man in a cowboy hat at a podiumJohn Roten
John has been the Master of Ceremonies at the Lunsford Festival for many years. He also wears many hats with iHeartMedia but most often can be seen around the region in one of his trademark cowboy hats.  John is host of the very popular Kiss Country Classics program, heard Sunday mornings from 8 until Noon on 99.9 Kiss Country in Asheville and the host of Sunday morning’s WESC Country Classics from 6 until 10am on 92.5 WESC in Greenville, South Carolina. John is also the producer and traffic reporter of First News On 570 WWNC with Mark Starling. John grew up in Western North Carolina; he knows the region and the people that live in these wonderful mountains.


Susi Gott Séguret
Fiddler, singer, songwriter, and Appalachian-style dancer Susi Gott Séguret hails from Madison County, where she grew up pioneer-style, in a log cabin without electricity or running water built by her father, Peter Gott. Throughout a 20-year stint of collaboration with European artists, Susi toured extensively in Europe, co-wrote the music for two televised films by Aline Isserman, and won the 1996 bluegrass division of the Christ Austin Songwriting Contest for her lyrics at MerleFest.

 


a man playing guitar and a man playing mandolin. They are wearing blue jeans and have a microphone.Sourwood Ridge
Three Western North Carolina string band veterans make up Sourwood Ridge: Craig Bannerman (bass, vocals), Troy Harrison (banjo, guitar, mandolin, vocals), and Scott Owenby (guitar, mandolin, vocals). Each has an extensive musical history and a true love of performing traditional mountain music. We will miss Scott at the Lunsford festival, as he will be out on tour with the Chuck Wagon Gang.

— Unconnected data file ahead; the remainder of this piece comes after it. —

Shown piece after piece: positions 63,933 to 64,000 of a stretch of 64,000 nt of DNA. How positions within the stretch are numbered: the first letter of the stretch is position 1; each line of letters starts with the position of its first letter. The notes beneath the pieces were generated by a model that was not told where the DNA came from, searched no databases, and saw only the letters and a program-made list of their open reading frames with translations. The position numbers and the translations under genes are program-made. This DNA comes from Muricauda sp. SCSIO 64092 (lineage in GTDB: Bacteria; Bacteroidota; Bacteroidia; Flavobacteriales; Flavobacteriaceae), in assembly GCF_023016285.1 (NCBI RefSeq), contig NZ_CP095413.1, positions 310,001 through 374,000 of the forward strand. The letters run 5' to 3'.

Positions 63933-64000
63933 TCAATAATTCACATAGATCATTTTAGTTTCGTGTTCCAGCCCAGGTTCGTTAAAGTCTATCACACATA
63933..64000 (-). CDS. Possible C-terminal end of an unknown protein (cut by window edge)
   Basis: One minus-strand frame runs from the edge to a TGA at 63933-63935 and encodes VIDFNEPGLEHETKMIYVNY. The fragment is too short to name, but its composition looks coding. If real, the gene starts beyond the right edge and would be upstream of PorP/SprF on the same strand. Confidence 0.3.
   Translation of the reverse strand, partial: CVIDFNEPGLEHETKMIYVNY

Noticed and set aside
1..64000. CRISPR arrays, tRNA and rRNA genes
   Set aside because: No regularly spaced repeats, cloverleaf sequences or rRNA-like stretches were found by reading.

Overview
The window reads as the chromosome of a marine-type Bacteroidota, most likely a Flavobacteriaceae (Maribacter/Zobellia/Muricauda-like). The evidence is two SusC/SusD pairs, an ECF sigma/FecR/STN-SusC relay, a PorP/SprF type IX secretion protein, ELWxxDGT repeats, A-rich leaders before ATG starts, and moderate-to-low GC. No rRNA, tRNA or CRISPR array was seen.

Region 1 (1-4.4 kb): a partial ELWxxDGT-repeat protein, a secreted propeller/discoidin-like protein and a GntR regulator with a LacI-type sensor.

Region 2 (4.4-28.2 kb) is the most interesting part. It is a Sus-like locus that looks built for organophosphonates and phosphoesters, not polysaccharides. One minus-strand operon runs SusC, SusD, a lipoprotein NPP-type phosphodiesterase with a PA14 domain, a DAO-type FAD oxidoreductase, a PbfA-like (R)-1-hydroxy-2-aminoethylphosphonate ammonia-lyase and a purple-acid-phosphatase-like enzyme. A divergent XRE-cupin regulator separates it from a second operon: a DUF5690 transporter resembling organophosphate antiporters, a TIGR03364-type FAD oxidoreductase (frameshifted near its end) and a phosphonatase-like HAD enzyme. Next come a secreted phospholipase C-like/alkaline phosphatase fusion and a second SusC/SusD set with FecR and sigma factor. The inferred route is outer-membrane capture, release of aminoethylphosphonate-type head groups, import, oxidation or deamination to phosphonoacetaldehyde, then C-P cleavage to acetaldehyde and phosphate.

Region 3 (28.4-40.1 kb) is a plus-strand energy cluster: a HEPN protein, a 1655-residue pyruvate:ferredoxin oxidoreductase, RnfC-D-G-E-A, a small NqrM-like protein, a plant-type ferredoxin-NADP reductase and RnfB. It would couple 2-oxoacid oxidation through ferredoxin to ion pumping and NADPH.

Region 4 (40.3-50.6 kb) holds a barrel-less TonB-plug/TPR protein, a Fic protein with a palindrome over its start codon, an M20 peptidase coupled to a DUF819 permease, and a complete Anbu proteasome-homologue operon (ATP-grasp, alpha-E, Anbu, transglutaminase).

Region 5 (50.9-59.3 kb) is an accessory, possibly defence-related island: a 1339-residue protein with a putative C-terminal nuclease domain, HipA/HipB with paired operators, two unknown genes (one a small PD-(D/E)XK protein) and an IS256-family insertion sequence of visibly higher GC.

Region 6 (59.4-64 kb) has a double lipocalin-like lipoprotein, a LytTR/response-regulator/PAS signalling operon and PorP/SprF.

Lori Allison Trivette
Heiress to the lonesome sound of the Appalachian ballad, folk, and bluegrass tradition, Lori has come into her own style of carrying her family’s unique musical legacy. With a rich musical heritage, her family reigns from the Watauga and Caldwell counties of North Carolina, as well as, Johnson County Tennessee. They carry with them the echoes of a 200-year-old dying culture where truth and fiction often collide into a beautiful tapestry of story and sound. Growing up, the old “love” songs were woven into the foundations of her musical career. With her late uncle Bobby McMillon and her mother Marina Trivette traveling around the country to perform ballads, Lori was often in tow, quietly picking up on the tunes and stories being told. Her father, Douglas Trivette, who is also an accomplished guitar player and luthier, influenced her love for bluegrass and old time. It’s unknown just how far back the ballad singing tradition goes on either side of her family as everyone sings but she is at least a 4th generation ballad singer. She also shares the spotlight with her partner Zach in The Pigeon River Messengers Appalachian folk group. The two perform an eclectic blend of ballads, bluegrass, and original tunes.